Celebrating Leadership, Civility, and the Presidential Innovation Fellows
“Do you want to know why I’m the most optimistic about our future?” asked Todd Park, Chief Technology Officer of the United States. “It’s the PIFs!”
Park attended a dinner, Monday, February 24th, hosted by Elena Poptodorova, Ambassador Extraordinary and Plenipotentiary of the Republic of Bulgaria to the United States, at her residence, in celebration of the White House Presidential Innovation Fellows (PIFs) program and the Institute for Education. Dr. Amy Geng, IFE Innovation Steward, CEO Coach Kathy Kemper, and several PIF’s joined the dinner to applaud the collaboration.
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As expected, the conversation was wide-ranging and forward-looking, demonstrating the breadth of experience and knowledge that the PIFs bring to their “tours of duty” at their respective government agencies and departments.
Health care, disaster response, education, broadband Internet access, resources for returning veterans, economic growth, and startups were just some of the compelling topics discussed around an elegant four-course meal.
The dinner also served to honor and recognize John Paul Farmer, longtime member of IFE leadership and co-founder of the IFE Emerging Markets Roundtable, who recently left his position as Senior Advisor at the White House to join Microsoft. Farmer was instrumental in co-founding, managing, and growing the Presidential Innovation Fellows program, and as PIFs paid tribute to Todd Park, they also paid tribute to Farmer.
Park explained how PIFs represent “the intersection of the tri-sector movement” — referring to a growing acknowledgment of the value of leadership and skills across the public, private, and nonprofit sectors and the ability of leaders to move, nimbly, from sector to sector throughout their career.
“If you treat every experience in your life as a source of inspiration — this is a group of folks who are incredibly skilled at what they are doing and then blending those skills together in an incredibly exciting way,” Park said.
It was an acknowledgment that, despite the ultra-partisan times in which we live (especially as this election year begins in earnest), the PIF program represents the very best of what the vast majority of Americans say they want their government to do for them: solve problems.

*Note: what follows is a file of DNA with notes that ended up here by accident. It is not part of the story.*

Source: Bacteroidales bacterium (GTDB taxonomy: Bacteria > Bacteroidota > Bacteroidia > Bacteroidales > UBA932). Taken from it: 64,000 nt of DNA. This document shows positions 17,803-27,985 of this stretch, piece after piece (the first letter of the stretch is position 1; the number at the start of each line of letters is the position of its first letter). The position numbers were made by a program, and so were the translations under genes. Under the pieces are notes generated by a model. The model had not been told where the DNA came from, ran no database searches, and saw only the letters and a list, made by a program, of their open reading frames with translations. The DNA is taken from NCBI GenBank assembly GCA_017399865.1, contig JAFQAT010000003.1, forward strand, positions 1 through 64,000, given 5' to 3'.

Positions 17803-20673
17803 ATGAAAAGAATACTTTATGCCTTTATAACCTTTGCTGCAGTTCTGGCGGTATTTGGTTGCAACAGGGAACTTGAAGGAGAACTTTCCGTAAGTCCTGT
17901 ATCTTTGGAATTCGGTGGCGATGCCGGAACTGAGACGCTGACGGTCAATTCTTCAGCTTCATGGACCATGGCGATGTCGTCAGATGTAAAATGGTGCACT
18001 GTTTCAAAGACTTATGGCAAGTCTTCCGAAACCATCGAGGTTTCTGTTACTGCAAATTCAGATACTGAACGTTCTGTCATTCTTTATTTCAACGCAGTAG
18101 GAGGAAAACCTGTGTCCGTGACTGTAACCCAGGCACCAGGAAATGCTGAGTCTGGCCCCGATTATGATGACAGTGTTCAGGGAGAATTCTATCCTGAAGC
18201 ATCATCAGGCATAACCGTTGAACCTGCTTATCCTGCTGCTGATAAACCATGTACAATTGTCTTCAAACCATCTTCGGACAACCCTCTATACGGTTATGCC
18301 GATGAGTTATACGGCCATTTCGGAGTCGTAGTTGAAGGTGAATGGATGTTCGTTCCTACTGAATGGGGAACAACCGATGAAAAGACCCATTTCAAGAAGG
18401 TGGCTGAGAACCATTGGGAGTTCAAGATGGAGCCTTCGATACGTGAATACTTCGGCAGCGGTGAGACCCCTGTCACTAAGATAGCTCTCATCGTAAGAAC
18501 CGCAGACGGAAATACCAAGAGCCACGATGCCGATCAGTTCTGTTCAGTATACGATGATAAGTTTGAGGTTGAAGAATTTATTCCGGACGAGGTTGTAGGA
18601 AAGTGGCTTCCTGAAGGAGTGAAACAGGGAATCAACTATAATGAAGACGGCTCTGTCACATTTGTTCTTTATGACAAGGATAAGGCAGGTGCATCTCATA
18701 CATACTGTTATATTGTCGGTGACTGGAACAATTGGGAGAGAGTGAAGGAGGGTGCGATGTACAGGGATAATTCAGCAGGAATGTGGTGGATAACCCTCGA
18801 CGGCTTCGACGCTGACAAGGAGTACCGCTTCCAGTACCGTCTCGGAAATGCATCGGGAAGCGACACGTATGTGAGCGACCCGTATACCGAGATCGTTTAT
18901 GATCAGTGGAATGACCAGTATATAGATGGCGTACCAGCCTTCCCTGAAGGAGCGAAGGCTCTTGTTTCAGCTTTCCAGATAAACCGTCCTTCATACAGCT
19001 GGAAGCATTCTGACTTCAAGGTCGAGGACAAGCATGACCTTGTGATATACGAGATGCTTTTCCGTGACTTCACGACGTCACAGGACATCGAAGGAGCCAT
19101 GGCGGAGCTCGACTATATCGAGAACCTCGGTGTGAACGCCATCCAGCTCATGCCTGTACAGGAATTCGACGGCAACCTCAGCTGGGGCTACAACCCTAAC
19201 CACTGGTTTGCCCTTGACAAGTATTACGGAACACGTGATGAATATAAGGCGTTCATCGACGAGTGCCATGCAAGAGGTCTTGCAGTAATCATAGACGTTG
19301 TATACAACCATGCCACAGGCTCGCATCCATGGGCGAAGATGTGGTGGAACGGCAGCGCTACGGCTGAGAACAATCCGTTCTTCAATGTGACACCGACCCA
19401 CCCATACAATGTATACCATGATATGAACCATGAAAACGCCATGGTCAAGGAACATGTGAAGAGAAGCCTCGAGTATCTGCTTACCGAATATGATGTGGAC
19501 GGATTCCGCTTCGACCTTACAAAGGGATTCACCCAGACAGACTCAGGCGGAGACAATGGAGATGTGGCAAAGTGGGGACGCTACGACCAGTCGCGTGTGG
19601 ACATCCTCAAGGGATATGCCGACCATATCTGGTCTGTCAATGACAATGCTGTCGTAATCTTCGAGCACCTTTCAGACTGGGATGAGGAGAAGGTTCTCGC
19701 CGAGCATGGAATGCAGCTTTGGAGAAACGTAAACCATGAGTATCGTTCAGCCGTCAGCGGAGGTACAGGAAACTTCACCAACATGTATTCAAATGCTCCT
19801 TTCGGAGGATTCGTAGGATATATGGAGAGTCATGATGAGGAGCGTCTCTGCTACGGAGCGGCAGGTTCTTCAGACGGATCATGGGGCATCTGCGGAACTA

In this way, the PIF program also demonstrates the mission of the Institute for Education — to promote leadership and civility, find common ground, and support social entrepreneurship. In a town as divisive as Washington, the PIFs are rarities — and they are celebrated by IFE.
As the evening drew to a close, Park reminded guests of Joy’s Law of management, attributed to Sun Microsystems co-founder Bill Joy, who said: “No matter who you are, most of the smartest people work for someone else.”
The PIF program, Park explained, is a “practical application of Joy’s Law” and a reminder that even within an institution (government) that is inherently resistant to change, innovation is possible and, in fact, is vital. The PIF program is bringing the Silicon Valley startup mentality inside government and is, as Park said, “a start-up within government without any money but with the President’s backing — and that’s what matters.”
Guests also included the Ambassador’s son Georgi Georgiev Petrov and IFE Leadership: Marci Robinson, Chair, IFE Board of Stewards; David Fenstermaker, Raymond James; and Jerry Jasinowski, IFE Steward and Former President and CEO of the National Association of Manufacturers. As well as Presidential Innovation Fellows: John Felleman, Department of Commerce and Small Business Administration; Garren Givens, Department of Education; Jacqueline Kazil, FEMA; Sokwoo Rhee, National Institute of Standards and Technology; Matthew Theall, Department of Energy; and Ben Willman, Department of Veterans Affairs.
IFE Fellows Jordan D’Eri, Chris Golden, Joanne Ke, and Mark Schulte, IFE Innovation Intern and the evening’s program director Emily Lovell, and NEXTGEN program director Nathalia Penton also attended.Contributed by IFE Fellow Chris Golden.